On 12.06.2012 20:17 meekerdb said the following:
Here's a thoughtful blog on the meaning of theology. Bruno may want
to comment, since his conception of theology might answer the
questions put forward.
I have just finished reading Collingwood's An Essay on Metaphysics. A
couple of quotes from Chapter XVIII "The Proposition 'God Exists'".
p. 185. "In the last chapter but one I had occasion to comment on the
way in which a 'logical positivist', wishing to recommend the doctrine
that 'metaphysical propositions' not being verifiable by appeal to
observed fact are pseudo-propositions and meaningless, quoted as
examples propositions about God, such as the proposition 'God exists'.
To him the proposition 'God exists' would seem to mean that there is a
being more or less like human beings in respect of his mental powers and
dispositions, but having the mental powers of a human being greatly,
perhaps infinitely, magnified".
p. 186. "I have no fear of being contradicted when I say that the
meaning I suppose to be attached by this author to the proposition 'God
exists' is a meaning Christian theologians have never attached to it,
and does not even remotely resemble the meaning which with some approach
to unanimity they have expounded at considerable length."
p. 187. "If the proposition that God exists is a metaphysical
proposition it must be understood as carrying with it the metaphysical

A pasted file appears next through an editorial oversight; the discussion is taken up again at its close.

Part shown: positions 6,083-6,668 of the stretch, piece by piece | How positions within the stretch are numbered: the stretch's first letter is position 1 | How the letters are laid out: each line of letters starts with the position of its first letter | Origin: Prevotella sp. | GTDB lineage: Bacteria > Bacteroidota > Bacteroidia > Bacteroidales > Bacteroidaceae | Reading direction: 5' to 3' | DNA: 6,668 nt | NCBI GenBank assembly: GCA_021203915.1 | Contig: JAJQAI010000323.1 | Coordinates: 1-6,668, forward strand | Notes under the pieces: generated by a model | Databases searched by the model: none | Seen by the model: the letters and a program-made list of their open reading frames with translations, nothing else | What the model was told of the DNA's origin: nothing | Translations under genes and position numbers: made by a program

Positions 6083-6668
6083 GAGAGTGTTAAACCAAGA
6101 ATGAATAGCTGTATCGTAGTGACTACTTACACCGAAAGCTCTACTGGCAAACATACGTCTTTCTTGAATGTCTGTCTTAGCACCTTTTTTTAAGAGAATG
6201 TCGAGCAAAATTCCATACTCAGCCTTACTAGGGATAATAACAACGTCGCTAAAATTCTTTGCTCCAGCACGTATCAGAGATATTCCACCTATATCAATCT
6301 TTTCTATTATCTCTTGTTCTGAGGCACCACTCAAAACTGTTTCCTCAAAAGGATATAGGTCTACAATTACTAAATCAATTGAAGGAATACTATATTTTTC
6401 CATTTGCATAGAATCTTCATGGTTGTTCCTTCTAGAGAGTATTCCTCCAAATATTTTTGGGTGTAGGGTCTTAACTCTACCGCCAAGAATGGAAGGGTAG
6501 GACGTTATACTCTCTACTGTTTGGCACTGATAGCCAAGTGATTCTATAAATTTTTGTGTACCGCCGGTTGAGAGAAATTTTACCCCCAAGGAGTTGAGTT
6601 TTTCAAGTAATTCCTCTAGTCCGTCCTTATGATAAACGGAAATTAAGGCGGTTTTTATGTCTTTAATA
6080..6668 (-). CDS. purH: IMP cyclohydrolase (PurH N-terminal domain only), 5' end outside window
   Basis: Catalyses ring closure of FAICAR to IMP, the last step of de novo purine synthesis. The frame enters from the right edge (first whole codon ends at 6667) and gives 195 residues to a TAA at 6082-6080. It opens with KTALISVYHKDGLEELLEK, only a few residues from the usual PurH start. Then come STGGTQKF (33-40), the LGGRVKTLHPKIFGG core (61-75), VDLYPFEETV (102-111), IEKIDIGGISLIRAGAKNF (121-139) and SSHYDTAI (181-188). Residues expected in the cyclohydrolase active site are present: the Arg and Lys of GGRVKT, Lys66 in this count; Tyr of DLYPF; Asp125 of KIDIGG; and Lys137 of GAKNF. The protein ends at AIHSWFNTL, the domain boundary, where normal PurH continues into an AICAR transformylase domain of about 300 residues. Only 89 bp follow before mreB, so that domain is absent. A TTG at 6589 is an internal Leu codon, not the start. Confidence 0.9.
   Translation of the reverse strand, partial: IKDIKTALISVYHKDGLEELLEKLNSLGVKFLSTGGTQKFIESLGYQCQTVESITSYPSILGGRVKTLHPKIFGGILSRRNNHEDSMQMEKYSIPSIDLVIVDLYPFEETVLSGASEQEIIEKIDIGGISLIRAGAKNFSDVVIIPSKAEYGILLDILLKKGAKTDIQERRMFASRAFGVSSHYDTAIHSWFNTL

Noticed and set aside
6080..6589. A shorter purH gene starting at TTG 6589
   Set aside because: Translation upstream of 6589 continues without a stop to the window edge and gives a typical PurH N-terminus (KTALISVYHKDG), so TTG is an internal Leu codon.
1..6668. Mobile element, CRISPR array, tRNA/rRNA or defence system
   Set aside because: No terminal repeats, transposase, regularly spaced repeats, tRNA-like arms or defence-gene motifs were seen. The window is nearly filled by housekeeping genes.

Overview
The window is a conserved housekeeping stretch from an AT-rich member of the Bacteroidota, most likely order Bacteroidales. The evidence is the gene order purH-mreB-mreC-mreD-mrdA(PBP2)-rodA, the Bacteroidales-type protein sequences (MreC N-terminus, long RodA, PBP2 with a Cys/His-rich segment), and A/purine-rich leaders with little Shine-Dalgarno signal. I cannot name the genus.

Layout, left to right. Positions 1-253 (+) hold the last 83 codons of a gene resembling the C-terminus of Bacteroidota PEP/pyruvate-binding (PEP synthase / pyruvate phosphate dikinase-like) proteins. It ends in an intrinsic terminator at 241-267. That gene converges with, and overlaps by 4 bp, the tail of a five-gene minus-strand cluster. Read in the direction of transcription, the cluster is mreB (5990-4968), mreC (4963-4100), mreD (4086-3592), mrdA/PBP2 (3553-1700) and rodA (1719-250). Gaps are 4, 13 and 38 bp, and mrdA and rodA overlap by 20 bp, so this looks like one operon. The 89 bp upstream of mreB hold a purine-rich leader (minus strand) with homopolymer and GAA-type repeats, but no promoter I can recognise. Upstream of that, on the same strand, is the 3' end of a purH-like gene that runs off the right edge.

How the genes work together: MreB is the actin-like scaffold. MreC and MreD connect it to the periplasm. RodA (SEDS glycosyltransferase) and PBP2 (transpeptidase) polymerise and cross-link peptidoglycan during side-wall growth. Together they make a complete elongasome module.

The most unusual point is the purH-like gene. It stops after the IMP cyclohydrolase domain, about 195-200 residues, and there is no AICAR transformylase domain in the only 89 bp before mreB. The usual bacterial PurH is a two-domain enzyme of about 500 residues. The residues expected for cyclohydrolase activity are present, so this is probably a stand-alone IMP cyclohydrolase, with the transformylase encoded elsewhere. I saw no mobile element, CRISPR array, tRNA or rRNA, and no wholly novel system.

rubric; and as so understood what it asserts is that as a matter of
historical fact a certain absolute presupposition, to be hereafter
defined, is or has been made by natural science (the reader will bear in
mind my limitation of the field) at a certain phase of its history. It
further implies that owing to the presence of this presupposition that
phase in the history of natural science has or had a unique character of
its own, serving to the historical student as evidence that the
presupposition is or was made. The question therefore arises: What
difference does it make to the conduct of research in natural science
whether scientists do or not do not presuppose the existence of God?"
Then Collingwood shows that the metaphysical proposition 'God Exists'
has played the crucial role in the foundations of classical physics. It
seems to be a historical fact.
I like the idea of bringing history into the consideration of such
questions. This way helps to understand different opinions better.
I have recently finished listening to The Beginning of Infinity and now
I am listening to Grand Design. What strikes me at most is the bad
knowledge of the history of science by authors of both books. They
should have read Kepler, Galileo, Newton and other scientists of that
time. In a way, this remind me Orwell's "Who controls the past controls
the future; who controls the present controls the past."
P.S. Two questions to the discussion on free will raised by reading
Collingwood. Does the Theory of Everything also explain the next two
1) The names of stars that have been given to them by astronomers.
2) The fact that British people like foots and inches and French meters
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